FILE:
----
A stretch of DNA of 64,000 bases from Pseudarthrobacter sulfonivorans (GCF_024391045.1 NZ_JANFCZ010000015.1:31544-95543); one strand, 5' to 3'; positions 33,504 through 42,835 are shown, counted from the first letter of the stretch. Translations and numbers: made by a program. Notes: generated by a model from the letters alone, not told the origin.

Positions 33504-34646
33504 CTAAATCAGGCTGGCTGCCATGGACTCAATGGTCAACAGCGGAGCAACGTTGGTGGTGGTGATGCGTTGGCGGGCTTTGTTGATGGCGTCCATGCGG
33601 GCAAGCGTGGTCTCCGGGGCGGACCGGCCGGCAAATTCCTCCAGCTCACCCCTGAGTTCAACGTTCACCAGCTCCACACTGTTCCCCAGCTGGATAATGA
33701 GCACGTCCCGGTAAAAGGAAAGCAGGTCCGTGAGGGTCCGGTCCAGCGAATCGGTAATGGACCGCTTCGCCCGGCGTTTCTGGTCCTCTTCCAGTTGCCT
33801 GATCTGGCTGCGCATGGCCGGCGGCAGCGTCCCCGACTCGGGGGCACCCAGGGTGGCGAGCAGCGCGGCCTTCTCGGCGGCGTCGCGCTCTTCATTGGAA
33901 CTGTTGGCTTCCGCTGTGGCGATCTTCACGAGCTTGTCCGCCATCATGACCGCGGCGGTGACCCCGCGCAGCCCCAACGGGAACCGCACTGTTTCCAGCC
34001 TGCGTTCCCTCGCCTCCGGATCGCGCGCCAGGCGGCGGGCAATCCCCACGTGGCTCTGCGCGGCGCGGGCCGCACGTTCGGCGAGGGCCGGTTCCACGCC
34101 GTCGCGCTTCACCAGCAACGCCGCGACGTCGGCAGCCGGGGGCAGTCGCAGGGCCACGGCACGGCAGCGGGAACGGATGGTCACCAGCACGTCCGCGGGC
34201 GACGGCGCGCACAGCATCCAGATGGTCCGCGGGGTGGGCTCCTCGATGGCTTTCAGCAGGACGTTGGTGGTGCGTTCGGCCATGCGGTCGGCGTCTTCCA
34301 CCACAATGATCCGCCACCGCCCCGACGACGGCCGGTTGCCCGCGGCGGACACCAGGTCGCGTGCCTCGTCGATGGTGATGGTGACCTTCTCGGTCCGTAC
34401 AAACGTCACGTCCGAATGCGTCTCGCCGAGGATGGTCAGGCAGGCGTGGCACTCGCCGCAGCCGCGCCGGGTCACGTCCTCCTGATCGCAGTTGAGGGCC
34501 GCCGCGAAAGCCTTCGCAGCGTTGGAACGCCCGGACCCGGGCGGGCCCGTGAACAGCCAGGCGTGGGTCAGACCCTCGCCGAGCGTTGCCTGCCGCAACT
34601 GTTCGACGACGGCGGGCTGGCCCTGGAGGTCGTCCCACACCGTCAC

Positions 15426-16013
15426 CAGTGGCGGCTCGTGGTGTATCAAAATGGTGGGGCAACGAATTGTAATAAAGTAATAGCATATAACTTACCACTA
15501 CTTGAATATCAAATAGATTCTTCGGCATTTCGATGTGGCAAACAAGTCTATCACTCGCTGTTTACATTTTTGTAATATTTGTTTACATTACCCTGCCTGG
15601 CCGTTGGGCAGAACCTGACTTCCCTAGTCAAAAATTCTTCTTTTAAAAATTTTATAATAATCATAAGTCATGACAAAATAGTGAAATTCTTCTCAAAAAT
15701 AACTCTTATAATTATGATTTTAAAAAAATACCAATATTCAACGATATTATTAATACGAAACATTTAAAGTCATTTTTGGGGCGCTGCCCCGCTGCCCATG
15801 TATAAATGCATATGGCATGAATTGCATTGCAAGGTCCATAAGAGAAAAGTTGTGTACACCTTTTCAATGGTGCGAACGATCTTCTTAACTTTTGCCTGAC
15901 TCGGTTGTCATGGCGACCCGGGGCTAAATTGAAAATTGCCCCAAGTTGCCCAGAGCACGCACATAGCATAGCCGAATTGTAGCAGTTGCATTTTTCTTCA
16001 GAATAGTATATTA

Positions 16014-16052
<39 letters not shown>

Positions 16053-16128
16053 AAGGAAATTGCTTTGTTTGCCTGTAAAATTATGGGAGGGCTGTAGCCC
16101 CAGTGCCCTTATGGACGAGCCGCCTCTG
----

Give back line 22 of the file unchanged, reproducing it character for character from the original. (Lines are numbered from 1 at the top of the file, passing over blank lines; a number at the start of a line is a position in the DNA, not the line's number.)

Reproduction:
16001 GAATAGTATATTA